Ask A Doc – Menopause

Dr. Caitlin Schmidt of North Ottawa Medical Group’s Women’s Health office answers your questions about menopause.

What are some of the symptoms of menopause?

Menopause is defined as the 12 months after your last menstrual period. The average age of menopause if 51, however this may vary among women.

Symptoms associated with perimenopause/menopause:

  • Hot flashes/night sweats
  • Diminished sleep, energy changes, weight gain and slowed metabolism
  • Irritability, depression and an increase in anxiety
  • Vaginal dryness, painful intercourse, decreased libido, irregular periods
  • Joint pain, thinning hair and dry skin

The good news is hormone replacement therapy and lifestyle changes often help treat many of the symptoms so your perimenopausal/menopausal transition can go smoothly. See your gynecologist to address any of your concerns.

What can I do about weight loss?  

This is the number one question I am asked by patients.  Know that you are not alone.

  1. Get a fitness routine! Exercise at least 35 minutes every day for one month. This can help create a lifestyle change that soon becomes a habit. Exercise helps with mood, sleep, as well as decreases anxiety and fatigue.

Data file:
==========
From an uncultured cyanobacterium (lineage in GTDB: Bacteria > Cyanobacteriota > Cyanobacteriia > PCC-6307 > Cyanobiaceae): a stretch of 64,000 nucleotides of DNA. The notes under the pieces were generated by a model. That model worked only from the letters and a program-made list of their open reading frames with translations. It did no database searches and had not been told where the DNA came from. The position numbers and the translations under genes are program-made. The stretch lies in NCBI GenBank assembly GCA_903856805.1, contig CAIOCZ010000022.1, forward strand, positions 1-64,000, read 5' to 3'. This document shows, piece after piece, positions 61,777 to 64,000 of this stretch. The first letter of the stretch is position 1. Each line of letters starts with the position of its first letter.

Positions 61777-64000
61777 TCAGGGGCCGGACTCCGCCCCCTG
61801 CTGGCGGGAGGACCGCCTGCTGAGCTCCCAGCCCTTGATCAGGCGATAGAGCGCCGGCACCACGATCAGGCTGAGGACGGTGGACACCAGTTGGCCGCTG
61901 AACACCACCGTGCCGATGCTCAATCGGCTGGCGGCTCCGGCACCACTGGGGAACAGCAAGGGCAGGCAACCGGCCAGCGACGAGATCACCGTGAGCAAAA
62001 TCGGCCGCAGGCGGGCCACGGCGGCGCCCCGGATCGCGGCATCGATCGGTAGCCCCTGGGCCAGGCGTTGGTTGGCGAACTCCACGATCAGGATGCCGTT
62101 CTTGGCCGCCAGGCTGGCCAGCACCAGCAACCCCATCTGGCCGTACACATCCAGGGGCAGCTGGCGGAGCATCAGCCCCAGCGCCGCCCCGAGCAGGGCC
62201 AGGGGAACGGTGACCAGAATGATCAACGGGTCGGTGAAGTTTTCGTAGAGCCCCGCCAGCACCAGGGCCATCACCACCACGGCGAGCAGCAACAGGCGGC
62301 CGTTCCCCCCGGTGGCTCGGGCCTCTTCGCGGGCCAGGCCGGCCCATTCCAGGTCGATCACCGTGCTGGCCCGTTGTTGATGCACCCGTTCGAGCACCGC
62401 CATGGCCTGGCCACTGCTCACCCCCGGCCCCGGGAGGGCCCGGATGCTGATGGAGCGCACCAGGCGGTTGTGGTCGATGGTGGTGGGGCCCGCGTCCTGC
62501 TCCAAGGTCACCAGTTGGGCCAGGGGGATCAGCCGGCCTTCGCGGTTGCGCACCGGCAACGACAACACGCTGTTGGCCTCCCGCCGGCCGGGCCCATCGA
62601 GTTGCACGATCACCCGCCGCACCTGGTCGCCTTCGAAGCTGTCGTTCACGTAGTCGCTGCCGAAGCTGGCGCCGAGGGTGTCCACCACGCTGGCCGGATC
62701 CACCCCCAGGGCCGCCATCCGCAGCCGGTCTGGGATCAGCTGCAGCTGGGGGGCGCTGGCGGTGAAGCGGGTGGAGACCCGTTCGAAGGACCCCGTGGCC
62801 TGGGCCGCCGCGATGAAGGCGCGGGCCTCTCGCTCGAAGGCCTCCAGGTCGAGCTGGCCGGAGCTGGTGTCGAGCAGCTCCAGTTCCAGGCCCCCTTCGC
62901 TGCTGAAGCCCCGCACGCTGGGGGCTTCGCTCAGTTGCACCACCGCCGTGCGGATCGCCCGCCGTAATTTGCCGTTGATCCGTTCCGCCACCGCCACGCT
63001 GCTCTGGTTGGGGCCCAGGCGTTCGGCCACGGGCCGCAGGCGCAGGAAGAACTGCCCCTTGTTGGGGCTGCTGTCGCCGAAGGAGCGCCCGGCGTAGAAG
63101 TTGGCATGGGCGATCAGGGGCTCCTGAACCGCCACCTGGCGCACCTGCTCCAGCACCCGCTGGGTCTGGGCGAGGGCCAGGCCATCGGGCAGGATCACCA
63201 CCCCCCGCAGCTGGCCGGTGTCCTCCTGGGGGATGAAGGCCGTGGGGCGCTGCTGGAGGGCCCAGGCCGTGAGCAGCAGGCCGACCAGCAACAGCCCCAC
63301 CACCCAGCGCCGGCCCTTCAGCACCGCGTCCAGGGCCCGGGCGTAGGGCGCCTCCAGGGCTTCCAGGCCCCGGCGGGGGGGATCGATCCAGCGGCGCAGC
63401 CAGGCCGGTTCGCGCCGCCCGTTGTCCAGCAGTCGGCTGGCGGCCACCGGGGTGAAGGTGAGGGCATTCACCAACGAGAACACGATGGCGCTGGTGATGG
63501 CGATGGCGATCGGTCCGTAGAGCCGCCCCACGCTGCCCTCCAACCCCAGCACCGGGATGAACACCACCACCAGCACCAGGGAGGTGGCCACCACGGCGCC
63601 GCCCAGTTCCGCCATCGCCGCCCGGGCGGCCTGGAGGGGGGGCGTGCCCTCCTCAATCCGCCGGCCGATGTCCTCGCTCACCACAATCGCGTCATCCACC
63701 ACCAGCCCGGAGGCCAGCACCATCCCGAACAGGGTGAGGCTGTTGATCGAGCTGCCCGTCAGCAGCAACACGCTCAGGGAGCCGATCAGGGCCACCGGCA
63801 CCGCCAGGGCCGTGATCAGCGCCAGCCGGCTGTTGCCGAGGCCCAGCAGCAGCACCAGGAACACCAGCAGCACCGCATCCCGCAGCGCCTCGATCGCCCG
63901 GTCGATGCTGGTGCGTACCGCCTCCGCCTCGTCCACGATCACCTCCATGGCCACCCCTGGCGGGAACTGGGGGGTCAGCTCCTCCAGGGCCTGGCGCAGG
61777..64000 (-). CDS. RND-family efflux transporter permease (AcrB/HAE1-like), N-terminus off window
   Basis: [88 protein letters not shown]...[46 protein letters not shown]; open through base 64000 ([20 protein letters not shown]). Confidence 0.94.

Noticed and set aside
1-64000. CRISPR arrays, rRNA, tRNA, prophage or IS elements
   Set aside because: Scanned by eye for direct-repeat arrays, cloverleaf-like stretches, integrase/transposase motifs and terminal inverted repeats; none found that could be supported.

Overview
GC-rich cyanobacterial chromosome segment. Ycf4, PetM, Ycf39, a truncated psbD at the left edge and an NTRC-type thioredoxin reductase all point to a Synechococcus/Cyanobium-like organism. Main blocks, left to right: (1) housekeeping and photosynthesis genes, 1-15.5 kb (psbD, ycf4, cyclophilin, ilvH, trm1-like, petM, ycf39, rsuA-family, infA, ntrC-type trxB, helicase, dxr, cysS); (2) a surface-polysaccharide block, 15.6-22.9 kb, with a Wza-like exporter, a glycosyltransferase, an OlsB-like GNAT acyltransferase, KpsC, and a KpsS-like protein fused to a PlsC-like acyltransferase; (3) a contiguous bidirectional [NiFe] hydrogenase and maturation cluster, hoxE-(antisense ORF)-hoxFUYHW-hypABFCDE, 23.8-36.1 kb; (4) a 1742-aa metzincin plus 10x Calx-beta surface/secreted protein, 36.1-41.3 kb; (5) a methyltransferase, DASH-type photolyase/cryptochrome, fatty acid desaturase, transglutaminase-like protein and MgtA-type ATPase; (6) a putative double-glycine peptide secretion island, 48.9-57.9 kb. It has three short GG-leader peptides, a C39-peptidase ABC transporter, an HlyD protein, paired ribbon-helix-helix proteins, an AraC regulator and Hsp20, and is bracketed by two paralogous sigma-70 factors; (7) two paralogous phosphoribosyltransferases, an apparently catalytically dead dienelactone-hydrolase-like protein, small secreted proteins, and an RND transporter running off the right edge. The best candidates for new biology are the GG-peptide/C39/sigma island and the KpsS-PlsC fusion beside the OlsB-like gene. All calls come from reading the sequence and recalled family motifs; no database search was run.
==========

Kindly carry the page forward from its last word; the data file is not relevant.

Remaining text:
2. Stop drinking alcohol (15 pounds can be lost easily with this change alone).
  3. Prepare your food ahead of time so that you can be thoughtful in your caloric intake and portion size.

Also, find a support team to keep you on track. Enlist friends or family to help. Create achievable goals: one to two pounds a month will get you to your goal.

Is hormone replacement therapy safe?

Systemic hormones are safe options for most women. The North American Menopause Society Web site ( has an abundance of free information. Data shows that initiation of estrogen therapy in women younger than 60 or 10 years from onset of menopause is beneficial in many ways. Meno Pro is a phone app that has helpful treatment suggestions and options available to talk to about with your doctor.

Do I need to worry about bone loss after menopause?

Rapid bone loss occurs between 50-60 years old, so this is the most important time for prevention. The most important thing we can do is to prevent falls, fractures and improve bone health after menopause. Fractures threaten your independence and reduce quality of life. Research shows that after a hip fracture 40% are unable to walk independently and 60% require assistance a year later. Risk factors for bone loss include: period of time patient is recovering after a hospitalization, medications (antidepressants, incontinence medications, sleepers, antihistamines, or any medication that has drowsiness as side effect) alcohol use, undernutrition and vitamin D deficiency. Talk to your doctor about what you can do about bone loss to keep your independence.

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